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[NavigationTiming] Issues in the document.open test (or perhaps in the spec, if the test is correct)

From: Boris Zbarsky <bzbarsky@MIT.EDU>
Date: Wed, 23 May 2012 00:56:06 -0400
Message-ID: <4FBC6DE6.5010302@mit.edu>
To: public-web-perf@w3.org
I was just looking into the Gecko failures on 
and as far as I can tell the test is wrong.  I don't understand how 
other UAs are passing it, so I assume must be missing something...

The basic structure of the test is as follows:

1)  Load a document in a subframe.
2)  Record all the performance.timing attributes for the subframe's
3)  Use document.open/write/close to write a different document into
     the subframe.
4)  Assert that the performance.timing attributes did not change from
     the ones recorded in step 2.

If you look at the processing model in 
(the March 30 draft), step 2 says:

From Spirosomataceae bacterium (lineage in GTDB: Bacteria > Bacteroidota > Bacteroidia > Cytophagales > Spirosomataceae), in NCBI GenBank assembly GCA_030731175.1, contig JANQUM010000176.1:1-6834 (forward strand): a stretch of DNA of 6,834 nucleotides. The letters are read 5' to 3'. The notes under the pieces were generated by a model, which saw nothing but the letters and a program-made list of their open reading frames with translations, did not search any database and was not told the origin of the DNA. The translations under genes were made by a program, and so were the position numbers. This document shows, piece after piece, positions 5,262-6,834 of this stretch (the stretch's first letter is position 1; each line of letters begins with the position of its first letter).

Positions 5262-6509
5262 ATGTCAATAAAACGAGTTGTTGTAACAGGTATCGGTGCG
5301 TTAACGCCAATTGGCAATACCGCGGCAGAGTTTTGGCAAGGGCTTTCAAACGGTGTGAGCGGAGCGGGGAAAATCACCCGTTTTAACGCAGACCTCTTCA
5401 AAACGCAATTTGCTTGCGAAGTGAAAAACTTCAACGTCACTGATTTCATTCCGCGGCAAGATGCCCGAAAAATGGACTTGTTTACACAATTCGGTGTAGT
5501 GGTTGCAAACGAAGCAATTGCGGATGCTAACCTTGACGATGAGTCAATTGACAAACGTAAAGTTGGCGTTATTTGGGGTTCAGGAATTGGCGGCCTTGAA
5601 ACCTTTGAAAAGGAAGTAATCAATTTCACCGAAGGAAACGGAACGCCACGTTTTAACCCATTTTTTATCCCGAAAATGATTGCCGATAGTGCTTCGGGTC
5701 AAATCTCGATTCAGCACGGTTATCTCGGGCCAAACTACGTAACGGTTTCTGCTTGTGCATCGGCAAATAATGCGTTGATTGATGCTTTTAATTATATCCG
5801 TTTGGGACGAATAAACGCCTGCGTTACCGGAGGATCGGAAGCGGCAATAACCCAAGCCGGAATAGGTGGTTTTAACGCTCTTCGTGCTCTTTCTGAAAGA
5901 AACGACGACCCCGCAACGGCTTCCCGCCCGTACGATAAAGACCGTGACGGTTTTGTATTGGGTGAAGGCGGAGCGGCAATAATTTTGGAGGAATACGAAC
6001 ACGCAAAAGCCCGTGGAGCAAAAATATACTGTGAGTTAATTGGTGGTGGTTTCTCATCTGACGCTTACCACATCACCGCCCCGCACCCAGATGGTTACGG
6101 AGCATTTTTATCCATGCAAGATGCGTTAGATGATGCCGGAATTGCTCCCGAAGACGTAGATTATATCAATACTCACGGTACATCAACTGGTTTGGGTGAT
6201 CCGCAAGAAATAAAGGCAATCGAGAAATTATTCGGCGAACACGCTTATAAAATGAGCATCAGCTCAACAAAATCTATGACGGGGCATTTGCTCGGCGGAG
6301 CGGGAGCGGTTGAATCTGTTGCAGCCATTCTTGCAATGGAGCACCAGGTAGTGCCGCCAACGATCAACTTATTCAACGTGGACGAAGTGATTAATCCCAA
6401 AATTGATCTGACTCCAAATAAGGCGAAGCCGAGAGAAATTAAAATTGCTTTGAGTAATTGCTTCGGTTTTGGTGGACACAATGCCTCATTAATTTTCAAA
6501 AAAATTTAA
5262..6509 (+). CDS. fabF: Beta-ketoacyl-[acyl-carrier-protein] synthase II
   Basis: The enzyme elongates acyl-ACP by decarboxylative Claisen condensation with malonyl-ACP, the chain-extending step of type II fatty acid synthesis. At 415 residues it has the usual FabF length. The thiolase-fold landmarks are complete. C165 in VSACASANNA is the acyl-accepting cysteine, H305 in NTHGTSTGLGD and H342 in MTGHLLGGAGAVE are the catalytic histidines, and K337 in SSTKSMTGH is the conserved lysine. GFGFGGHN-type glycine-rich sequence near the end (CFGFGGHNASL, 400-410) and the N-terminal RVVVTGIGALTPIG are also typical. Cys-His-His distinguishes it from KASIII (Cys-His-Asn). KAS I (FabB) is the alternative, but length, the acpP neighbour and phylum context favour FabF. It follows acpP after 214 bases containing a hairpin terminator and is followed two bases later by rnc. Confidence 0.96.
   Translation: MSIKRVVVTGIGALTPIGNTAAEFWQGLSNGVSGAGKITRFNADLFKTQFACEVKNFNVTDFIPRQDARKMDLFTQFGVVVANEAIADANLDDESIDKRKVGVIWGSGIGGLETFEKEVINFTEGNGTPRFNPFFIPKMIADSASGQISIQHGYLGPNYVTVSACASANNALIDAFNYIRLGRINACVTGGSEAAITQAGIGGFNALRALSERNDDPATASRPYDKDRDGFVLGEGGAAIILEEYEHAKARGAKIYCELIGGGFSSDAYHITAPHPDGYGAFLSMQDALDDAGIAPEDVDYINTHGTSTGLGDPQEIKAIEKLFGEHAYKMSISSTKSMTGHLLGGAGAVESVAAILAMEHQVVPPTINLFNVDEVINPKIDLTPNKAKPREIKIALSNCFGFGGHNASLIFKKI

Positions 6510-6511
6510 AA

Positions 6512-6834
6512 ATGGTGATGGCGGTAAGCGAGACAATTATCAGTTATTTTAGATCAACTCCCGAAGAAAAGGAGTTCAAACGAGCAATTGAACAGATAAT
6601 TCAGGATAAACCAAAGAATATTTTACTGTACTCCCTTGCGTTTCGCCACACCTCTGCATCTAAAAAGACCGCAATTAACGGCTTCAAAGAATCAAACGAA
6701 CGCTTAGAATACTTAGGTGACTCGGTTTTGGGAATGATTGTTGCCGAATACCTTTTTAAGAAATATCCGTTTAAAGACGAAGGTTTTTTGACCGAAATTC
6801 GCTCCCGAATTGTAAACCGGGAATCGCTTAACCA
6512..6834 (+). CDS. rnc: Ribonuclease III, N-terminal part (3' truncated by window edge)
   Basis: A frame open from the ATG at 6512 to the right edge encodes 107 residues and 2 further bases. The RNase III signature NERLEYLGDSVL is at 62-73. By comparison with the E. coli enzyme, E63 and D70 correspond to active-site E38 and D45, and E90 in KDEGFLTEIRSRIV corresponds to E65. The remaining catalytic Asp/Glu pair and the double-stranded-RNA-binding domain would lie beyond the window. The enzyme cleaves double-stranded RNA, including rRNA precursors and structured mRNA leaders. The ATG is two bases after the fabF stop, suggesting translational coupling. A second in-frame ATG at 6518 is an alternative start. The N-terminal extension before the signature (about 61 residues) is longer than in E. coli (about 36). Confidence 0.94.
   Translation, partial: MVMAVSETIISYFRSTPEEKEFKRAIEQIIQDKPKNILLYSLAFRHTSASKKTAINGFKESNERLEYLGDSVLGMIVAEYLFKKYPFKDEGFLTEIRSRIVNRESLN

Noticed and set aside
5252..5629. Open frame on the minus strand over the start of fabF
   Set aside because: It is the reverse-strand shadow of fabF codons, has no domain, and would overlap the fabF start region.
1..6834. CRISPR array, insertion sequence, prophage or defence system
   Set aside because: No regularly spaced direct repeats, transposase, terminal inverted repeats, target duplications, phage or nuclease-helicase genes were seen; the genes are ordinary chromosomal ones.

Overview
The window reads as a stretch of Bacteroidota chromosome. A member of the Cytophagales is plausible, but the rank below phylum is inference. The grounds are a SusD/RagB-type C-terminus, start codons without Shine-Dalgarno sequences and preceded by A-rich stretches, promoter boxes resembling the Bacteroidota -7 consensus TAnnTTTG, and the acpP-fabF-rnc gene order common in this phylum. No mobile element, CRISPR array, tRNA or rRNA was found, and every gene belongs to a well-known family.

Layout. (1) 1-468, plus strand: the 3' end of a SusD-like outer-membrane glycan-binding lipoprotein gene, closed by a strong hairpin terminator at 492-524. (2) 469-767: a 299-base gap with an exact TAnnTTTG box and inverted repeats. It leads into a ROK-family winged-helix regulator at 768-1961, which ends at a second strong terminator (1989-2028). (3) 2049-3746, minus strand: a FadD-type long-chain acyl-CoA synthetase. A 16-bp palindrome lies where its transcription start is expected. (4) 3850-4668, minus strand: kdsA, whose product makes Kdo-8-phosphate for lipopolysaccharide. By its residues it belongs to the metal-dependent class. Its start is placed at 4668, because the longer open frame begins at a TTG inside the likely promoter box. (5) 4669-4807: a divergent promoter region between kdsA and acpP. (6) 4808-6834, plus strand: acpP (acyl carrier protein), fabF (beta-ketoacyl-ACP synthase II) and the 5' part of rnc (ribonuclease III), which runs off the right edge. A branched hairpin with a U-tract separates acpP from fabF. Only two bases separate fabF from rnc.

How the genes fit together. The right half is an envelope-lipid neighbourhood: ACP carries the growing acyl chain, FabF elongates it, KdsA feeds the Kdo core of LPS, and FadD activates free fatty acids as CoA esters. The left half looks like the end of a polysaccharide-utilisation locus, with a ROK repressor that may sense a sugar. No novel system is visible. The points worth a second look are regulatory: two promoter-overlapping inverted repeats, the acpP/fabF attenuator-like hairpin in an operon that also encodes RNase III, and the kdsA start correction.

Immediately after the user agent prompts to unload the previous
   document, record the current time as navigationStart.

and if you look at 
step 7, it says:

   Prompt to unload the Document object.

Similarly, step 17 of the navigation timing processing model is:

   Record the time as domLoading immediately before the user agent
   sets the current document readiness to "loading".

and step 19 of the document.open processing model is:

   Set the current document readiness of the document to "loading".

and so forth.  So as far as I can tell, calling document.open() should 
in fact affect at least navigationStart and domLoading.

Similarly, if you trace through the processing model carefully, calling 
document.close() should enable the firing of onload (once all 
subresources are done loading), and in fact it does just that in at 
least Gecko, Presto, WebKit, and Trident.

So as far as I can tell, calling document.open and then document.close 
should affect various navigation timing values (navigationStart, 
domLoading, domComplete, loadEventStart, loadEventEnd, etc).  This is 
what Gecko does.

What _am_ I missing?

Received on Wednesday, 23 May 2012 04:56:56 UTC

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